Cre­ate gar­den color the artist's way

The Progress-Index - At Home - - Front Page - JENNIFER FORKER

Long a com­pan­ion for artists, the color wheel can also be a handy tool for gar­den­ers.

Gar­den­ing author Syd­ney Ed­di­son cre­ated a wheel that has 252 col­ors in­stead of the usual 12. That’s be­cause na­ture doesn’t work with a limited palette, she says.

“In na­ture you have al­ready been dealt this hand. You only have to learn how to play it,” she says.

Even all of the tints, shades and tones in Ed­di­son’s “The Gar­dener’s Color Wheel” don’t cap­ture the di­ver­sity of what’s re­ally grow­ing out there. But she says it’s a good way to start see­ing col­ors in the gar­den and how they re­late to each other.

“The color wheel trains your eye to look, to re­ally look,” says Ed­di­son, author of six books in­clud­ing “The Gar­dener’s Palette” (Con­tem­po­rary Books, 2003). “You be­gin to un­der­stand why cer­tain things work, or why you like a Christ­mas wreath that’s red and green and why you’re happy to see pur­ple and yel­low cro­cuses to­gether.”

In both ex­am­ples, the two col­ors are com­ple­men­tary — op­po­site each other on the color wheel — and in color the­ory, op­po­sites at­tract.

In gar­den plan­ning, col­ors are used to cre­ate ei­ther con­trast or har­mony, says Ed­di­son, who has tended 2½ acres in New­town, Conn., for half a cen­tury.

“Con­trast calls at­ten­tion to it­self. It gives a jolt,” says Ed­di­son, 81. “Whereas har­mony is a sigh of re­lief.”

Col­ors ad­ja­cent on the color wheel, such as the warm shades of red and or­ange or the cool tones of blue and green, cre­ate har­mony to­gether.

Take a color wheel into the yard to parse out par­tic­u­lar col­ors. Take it to the gar­den cen­ter to help pick out plants for the sum­mer.

Then play in the soil.

Ed­di­son rec­om­mends ex­per­i­ment­ing with color in pots on the ter­race.

“Don’t force a color theme on the gar­den,” she warns. “It has dif­fer­ent col­ors at dif­fer­ent times of the year.”

Color also changes through­out the day, de­pend­ing on the light.

Ed­di­son changes her pa­tio pots ev­ery year, and paints her gar­den fur­ni­ture to co­or­di­nate.

“Some­times my color schemes are a lit­tle wild I had a Cray­ola color scheme one year,” she says. “Peo­ple were blinded by it, but I loved it.”

“The year that I did yel­low, white and yel- low-green, that was ter­rific,” Ed­di­son says. “And I painted the fur­ni­ture yel­low.”

Look to fab­rics or fa­mous art­work (Monet’s paint­ings, for ex­am­ple) for color in­spi­ra­tion, she sug­gests.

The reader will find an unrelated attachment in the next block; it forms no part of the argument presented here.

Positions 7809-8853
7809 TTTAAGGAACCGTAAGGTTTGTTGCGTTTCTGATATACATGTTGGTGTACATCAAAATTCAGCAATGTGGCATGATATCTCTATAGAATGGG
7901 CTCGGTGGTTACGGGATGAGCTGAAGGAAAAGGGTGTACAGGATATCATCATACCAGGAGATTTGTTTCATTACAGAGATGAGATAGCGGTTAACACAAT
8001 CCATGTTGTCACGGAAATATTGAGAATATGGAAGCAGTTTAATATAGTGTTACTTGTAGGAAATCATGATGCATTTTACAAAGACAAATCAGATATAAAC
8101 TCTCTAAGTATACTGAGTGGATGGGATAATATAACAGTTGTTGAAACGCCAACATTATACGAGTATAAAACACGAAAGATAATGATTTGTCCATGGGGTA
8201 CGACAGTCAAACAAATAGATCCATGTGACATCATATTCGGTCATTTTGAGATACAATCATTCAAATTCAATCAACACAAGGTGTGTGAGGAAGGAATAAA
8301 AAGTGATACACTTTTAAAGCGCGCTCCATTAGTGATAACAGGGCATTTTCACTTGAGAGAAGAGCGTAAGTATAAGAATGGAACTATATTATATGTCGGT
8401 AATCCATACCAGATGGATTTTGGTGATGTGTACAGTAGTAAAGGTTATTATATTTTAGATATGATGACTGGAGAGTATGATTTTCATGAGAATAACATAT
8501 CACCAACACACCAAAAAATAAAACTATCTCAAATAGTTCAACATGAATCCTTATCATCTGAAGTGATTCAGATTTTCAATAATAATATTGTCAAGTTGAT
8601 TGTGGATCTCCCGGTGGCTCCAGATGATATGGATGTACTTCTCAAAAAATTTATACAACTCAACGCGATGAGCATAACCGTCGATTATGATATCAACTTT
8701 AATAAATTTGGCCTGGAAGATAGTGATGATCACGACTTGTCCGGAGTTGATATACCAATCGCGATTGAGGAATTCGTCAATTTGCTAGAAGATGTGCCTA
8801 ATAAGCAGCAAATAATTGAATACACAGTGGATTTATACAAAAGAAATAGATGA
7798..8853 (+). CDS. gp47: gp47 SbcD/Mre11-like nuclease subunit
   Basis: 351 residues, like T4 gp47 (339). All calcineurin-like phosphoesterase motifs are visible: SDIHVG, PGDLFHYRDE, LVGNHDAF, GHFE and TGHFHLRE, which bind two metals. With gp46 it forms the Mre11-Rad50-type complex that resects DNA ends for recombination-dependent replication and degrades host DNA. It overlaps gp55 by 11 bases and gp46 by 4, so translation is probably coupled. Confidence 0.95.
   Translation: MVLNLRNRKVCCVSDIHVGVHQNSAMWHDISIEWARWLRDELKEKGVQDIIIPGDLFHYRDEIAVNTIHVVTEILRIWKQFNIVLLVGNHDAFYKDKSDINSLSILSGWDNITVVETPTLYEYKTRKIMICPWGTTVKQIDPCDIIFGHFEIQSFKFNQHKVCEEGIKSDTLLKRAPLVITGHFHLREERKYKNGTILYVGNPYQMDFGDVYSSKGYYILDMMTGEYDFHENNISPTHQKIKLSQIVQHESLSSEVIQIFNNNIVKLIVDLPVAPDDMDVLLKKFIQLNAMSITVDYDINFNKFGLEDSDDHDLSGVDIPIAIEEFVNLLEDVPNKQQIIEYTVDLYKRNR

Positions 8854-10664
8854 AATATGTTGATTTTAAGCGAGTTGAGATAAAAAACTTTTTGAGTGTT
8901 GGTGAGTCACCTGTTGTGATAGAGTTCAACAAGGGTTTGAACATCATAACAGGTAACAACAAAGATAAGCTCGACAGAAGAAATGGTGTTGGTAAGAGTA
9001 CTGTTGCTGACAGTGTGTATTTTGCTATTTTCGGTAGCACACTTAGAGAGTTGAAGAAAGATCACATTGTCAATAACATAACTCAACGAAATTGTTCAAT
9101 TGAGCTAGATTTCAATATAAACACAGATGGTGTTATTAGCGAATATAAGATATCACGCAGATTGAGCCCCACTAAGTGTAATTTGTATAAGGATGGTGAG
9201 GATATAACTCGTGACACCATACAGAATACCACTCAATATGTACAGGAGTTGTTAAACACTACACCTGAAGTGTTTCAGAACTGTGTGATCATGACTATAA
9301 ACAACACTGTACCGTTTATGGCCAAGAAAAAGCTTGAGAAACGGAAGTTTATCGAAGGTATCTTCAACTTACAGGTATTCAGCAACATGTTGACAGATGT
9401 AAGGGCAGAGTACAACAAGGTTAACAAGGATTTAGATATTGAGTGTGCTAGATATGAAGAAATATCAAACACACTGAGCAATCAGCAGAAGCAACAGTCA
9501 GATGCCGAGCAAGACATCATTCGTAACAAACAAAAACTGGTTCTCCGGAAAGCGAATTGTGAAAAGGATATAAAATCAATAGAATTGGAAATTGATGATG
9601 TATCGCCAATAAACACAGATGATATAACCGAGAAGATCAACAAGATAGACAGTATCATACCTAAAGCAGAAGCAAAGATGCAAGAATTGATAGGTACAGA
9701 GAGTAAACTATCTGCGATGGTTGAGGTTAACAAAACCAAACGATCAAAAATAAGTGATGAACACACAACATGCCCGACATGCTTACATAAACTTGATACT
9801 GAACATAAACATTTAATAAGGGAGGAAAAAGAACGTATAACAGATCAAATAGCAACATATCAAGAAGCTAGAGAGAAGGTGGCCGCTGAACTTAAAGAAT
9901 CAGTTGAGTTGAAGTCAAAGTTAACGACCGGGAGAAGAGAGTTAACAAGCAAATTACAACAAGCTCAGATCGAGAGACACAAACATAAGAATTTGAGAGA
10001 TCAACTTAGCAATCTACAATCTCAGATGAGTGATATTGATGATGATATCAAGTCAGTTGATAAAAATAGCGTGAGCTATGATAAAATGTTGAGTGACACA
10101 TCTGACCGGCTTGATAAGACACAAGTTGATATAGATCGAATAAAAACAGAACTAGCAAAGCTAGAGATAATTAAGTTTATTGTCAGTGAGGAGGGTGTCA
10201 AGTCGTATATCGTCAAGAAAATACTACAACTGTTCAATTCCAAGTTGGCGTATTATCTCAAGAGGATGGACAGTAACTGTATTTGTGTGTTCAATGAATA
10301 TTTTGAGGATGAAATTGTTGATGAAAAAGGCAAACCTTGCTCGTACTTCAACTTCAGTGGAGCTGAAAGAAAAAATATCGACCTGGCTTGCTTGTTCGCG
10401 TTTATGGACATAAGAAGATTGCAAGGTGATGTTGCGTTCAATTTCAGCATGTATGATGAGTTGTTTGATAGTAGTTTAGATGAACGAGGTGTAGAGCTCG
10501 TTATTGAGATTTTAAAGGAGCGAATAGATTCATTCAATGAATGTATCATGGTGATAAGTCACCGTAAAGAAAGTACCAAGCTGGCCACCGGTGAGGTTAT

Or sim­ply trust na­ture, which turns out com­ple­men­tary color com­bi­na­tions all its own, says Betina Fink, an oil painter who teaches color the­ory in Tuc­son, Ariz.

“There are th­ese beau­ti­ful, nat­u­rally oc­cur­ring com­ple­men­tary col­ors,” she says. Dur­ing spring in the South­west, for ex­am­ple, prickly pear cacti sport buds and blooms rang­ing from yel­lows to pur­ples.

Jeni Web­ber, a Berke­ley, Calif., land­scape ar­chi­tect and Ed­di­son’s niece, also sug­gests tak­ing na­ture’s lead. Pur­ple, yel­low, white and soft pink con­sti­tute na­ture’s palette in Cal­i­for­nia fields, she says, and they look great to­gether.

“Na­ture doesn’t worry about things match- ing,” says Web­ber. “But usu­ally it does.”

When plan­ning a gar­den, re­mem­ber that cool col­ors, such as blues and vi­o­lets, re­cede, says Fink. Warm col­ors — reds, or­anges and yel­lows — want to take cen­ter stage. Green — na­ture’s most abun­dant color in many places — is “the great peace­maker,” says Ed­di­son.

“Green doesn’t call at­ten­tion to it­self or van­ish,” Ed­di­son says. “It helps har­mo­nize all of the color schemes.”

An in­com­pat­i­ble color scheme can be soft­ened by in­cor­po­rat­ing more sooth­ing green fo­liage. In par­tic­u­lar, gray and gray-green fo­liage helps blend col­ors.

Mean­while, a lit­tle white goes a long way in the gar­den, warns Ed­di­son.

“It is the light­est and bright­est and most eye-catch­ing color in the gar­den,” she says. “It re­quires spe­cial han­dling.”

White works well with in­di­vid­ual col­ors or com­bined with pas­tels. Low-grow­ing white flow­ers, such as the tick­seed plant “Star Clus­ter” Core­op­sis, when spread through­out a gar­den can help the eye scan its sur­round­ings.

Flow­ers come and go, but fo­liage of­ten re­mains year-round, so plan it care­fully, says Web­ber. She likes or­ange fo­liage, a rel­a­tive new­comer, and men­tions the peren­nial Heuchera Mar­malade, a va­ri­ety of coral bells.

In­stead of hard and fast rules, Web­ber trusts her eyes to know when two plant col­ors clash: A bad com­bi­na­tion hurts. “If I’m cheat­ing and putting col­ors to­gether that don’t go well to­gether, I’ll see how my eyes are feel­ing,” she says.

Over decades of ex­per­i­ment­ing with color, Ed­di­son also has found that rules can only get a gar­dener so far.

“As much as fol­low­ing the rules works, ditch them to fol­low your heart and soul,” she says.

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